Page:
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2 ex-California cops indicted for beating Black teen, left boot print on his face

Former Stockton officers Omar Villadupua and Michael Stiles violently arrested Devin Carter last December.

Devin Carter Twitter

Two former California police officers were indicted for assaulting a Black teenager during a pursuit and arrest last December.

On Friday (Sept. 17), San Joaquin County District Attorney Tori Verber Salazar announced that former Stockton Police Department officers Omar Villadupua and Michael Stiles would each be charged with felony counts of assault by a public officer and assault with force likely to cause great bodily injury. “This grand jury indictment reminds us all that when police use unlawful force, they undermine community trust,” Salazar said. “As the daughter of a police officer, I know how important that responsibility is to restore community trust, safety, and honor to the profession.”

Last year, Villadupua and Stiles beat Devin Carter after he was accused of driving more than 100 mph to his father’s home. The officers chased the teen for three minutes before he was forced to stop. Body camera footage showed the officers pulling Carter out of his vehicle. They yelled expletives at the boy and told him to stop resisting. Carter screamed in pain and told the cops that he was not resisting. “Yeah, you are! Give us your fucking hands!” one of the officers said.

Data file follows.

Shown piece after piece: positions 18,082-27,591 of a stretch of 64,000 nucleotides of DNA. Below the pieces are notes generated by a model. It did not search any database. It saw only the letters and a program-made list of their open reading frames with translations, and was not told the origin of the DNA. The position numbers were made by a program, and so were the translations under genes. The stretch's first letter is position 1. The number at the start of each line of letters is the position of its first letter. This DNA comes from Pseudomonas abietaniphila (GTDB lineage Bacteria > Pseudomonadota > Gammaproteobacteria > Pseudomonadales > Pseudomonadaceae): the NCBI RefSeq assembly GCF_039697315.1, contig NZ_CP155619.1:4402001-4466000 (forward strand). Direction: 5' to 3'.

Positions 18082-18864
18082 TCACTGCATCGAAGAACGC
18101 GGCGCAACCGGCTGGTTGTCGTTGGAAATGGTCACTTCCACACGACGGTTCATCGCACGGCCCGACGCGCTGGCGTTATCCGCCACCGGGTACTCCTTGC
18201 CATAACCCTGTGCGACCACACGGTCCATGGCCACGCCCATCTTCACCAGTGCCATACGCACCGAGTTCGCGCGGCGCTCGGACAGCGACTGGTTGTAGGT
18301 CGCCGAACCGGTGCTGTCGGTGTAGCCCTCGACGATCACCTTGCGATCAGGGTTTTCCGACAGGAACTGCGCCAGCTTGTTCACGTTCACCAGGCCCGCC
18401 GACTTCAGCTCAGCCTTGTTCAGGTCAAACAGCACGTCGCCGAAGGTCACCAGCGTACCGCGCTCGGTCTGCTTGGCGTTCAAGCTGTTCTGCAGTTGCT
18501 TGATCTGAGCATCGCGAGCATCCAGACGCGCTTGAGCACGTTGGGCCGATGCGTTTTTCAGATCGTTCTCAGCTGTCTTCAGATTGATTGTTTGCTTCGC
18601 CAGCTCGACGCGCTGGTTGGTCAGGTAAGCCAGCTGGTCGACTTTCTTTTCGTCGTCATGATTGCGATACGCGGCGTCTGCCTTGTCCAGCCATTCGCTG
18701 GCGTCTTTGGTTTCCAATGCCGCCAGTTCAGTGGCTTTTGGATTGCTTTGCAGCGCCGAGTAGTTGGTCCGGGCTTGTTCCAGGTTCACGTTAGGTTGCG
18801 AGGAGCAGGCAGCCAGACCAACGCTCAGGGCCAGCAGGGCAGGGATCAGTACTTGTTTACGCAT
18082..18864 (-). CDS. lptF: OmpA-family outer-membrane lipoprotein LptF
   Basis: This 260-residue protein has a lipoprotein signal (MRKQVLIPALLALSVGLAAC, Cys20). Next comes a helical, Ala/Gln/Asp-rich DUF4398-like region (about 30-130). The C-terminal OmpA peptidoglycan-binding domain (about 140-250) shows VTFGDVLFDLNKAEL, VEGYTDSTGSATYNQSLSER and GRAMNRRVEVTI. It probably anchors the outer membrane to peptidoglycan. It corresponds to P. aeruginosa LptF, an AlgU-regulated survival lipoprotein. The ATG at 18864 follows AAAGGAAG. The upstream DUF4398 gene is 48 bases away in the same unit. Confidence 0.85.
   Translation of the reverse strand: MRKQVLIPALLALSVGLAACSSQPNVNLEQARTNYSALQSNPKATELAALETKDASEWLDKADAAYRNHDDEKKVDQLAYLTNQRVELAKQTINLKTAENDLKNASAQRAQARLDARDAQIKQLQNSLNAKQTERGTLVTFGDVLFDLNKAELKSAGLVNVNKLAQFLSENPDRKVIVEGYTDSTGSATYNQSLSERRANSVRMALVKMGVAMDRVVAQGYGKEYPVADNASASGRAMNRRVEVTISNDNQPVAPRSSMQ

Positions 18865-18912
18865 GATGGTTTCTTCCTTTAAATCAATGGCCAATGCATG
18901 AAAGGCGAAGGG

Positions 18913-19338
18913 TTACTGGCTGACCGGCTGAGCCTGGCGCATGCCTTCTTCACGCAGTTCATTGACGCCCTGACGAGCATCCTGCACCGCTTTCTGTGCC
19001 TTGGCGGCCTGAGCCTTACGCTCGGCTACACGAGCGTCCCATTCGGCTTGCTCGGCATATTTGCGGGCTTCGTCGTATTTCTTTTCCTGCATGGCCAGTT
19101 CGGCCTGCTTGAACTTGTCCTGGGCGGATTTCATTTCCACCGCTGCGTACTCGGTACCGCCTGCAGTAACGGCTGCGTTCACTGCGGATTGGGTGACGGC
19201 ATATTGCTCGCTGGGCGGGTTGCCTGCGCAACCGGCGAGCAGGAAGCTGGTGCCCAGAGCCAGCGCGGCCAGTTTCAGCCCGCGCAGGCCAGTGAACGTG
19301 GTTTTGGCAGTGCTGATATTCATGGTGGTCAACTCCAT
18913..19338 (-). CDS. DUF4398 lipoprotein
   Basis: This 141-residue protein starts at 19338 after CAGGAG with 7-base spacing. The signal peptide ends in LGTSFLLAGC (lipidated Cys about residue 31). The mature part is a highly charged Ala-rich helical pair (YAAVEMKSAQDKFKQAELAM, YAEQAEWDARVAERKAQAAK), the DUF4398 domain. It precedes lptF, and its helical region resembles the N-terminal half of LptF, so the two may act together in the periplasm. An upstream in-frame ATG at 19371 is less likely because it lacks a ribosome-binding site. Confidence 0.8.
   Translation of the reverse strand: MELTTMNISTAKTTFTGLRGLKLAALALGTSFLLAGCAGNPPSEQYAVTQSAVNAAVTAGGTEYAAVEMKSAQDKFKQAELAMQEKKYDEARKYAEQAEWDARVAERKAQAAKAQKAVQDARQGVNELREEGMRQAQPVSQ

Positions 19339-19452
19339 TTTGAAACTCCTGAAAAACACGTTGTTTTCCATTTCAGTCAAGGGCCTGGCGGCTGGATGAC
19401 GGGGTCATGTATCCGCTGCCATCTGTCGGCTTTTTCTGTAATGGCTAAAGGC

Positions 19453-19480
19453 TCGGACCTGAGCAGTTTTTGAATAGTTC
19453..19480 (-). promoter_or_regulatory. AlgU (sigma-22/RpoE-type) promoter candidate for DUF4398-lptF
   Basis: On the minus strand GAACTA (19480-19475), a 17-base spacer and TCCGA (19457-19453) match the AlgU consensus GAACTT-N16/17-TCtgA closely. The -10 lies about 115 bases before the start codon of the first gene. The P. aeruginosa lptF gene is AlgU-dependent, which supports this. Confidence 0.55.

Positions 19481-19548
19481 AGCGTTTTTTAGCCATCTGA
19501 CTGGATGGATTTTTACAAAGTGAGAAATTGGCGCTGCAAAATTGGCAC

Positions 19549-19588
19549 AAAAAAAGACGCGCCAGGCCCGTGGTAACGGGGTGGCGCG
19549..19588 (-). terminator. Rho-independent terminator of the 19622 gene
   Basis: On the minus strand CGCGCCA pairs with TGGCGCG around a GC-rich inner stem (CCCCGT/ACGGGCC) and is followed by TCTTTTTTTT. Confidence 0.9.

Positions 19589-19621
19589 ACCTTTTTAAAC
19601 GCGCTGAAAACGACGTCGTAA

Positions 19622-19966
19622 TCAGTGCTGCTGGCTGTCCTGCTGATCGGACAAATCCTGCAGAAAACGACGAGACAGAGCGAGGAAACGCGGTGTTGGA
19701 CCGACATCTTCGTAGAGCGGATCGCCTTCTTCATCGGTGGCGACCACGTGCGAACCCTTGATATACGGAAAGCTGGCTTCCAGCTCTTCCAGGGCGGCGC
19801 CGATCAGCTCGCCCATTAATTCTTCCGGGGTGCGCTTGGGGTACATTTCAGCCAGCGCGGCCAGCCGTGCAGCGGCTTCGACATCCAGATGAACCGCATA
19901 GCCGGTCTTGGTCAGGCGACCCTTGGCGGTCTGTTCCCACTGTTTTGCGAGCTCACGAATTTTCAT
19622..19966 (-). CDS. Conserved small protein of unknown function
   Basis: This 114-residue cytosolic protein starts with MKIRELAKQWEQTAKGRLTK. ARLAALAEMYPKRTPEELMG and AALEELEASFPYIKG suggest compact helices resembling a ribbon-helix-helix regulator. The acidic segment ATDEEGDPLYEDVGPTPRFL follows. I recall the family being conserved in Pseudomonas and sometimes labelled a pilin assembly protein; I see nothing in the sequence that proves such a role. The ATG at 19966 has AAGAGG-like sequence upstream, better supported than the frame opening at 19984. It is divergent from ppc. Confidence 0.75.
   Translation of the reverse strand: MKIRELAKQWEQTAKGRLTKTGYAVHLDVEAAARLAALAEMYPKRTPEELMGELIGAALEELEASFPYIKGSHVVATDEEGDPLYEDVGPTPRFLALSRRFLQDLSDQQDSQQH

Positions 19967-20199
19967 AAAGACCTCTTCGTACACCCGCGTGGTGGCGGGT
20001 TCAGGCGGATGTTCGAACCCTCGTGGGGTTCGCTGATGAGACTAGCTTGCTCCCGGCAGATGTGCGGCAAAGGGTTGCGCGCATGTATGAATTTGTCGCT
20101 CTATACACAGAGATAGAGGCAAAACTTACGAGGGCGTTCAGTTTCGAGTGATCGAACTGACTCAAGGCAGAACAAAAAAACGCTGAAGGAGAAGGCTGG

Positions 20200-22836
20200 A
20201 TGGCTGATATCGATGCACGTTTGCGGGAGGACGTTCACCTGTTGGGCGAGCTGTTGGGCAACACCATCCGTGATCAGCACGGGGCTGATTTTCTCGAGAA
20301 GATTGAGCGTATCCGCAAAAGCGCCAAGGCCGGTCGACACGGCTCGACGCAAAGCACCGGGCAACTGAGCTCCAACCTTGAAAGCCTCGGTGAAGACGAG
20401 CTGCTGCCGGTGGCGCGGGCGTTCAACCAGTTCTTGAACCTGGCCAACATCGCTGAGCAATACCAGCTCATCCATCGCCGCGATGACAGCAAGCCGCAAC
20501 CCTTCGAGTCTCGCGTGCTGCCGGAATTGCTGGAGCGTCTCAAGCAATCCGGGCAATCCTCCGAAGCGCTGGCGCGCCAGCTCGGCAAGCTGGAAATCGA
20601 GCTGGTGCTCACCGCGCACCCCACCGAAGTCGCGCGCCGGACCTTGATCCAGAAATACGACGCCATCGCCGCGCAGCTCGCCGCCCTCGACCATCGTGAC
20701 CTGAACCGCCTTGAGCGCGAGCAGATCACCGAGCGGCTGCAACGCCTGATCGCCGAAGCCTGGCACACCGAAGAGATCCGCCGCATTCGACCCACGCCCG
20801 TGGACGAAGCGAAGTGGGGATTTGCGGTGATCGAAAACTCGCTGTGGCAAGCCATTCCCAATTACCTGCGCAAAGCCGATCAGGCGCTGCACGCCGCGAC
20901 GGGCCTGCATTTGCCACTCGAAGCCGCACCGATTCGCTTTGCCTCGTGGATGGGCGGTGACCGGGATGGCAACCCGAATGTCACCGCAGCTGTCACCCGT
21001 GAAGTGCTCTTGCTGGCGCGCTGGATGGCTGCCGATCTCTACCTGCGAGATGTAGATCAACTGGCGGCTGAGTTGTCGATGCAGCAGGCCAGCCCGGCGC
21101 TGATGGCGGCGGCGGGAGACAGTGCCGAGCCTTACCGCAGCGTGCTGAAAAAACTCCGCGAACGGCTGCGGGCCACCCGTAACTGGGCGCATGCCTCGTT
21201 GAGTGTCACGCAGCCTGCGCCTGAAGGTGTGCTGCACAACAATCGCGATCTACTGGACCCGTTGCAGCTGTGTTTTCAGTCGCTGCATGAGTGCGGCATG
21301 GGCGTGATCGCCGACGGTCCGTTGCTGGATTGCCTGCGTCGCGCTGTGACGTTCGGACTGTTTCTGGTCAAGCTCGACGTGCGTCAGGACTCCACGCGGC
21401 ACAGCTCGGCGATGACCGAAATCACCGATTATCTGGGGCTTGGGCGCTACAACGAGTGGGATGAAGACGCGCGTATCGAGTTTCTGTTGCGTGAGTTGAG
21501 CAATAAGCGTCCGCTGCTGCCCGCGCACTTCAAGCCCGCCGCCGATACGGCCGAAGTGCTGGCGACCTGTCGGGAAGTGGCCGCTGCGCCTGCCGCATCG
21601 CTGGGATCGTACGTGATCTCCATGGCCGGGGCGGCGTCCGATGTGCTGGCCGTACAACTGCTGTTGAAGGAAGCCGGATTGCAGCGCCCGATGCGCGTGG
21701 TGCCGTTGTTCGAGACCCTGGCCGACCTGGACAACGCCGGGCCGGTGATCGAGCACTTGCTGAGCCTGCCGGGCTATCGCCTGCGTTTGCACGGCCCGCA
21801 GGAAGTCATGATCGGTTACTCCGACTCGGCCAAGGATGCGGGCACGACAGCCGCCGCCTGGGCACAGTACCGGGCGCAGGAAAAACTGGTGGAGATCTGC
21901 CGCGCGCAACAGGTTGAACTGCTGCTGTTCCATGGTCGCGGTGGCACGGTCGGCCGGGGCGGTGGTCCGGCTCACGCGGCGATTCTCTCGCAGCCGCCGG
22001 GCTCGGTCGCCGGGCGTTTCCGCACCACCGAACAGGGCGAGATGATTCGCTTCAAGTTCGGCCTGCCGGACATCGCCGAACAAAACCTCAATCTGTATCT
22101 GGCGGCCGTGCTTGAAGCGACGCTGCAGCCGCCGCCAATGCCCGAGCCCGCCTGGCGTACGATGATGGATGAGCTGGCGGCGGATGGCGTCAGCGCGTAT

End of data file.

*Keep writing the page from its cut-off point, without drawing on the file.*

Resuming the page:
John Burris, who represents Carter and his family, released photos of his client after the violent arrest.

He said his client feared for his life during the police chase. “There was fear on the part of Devin when police were pursuing him,” he said. “That’s the kind of fear an African American man will have on a dark road when there’s no one else who can protect you and save you.”

Burris also applauded the district attorney for the indictment. “District Attorney Tori Verber Salazar is to be commended for criminally prosecuting this Stockton police who brutally beat Devin Carter, a helpless teenager,” he said in a written statement. “This prosecution, regardless of the outcome, should send a clear message that in this county, there will be a severe price to pay for officers who use their badges to commit horrific crimes.”

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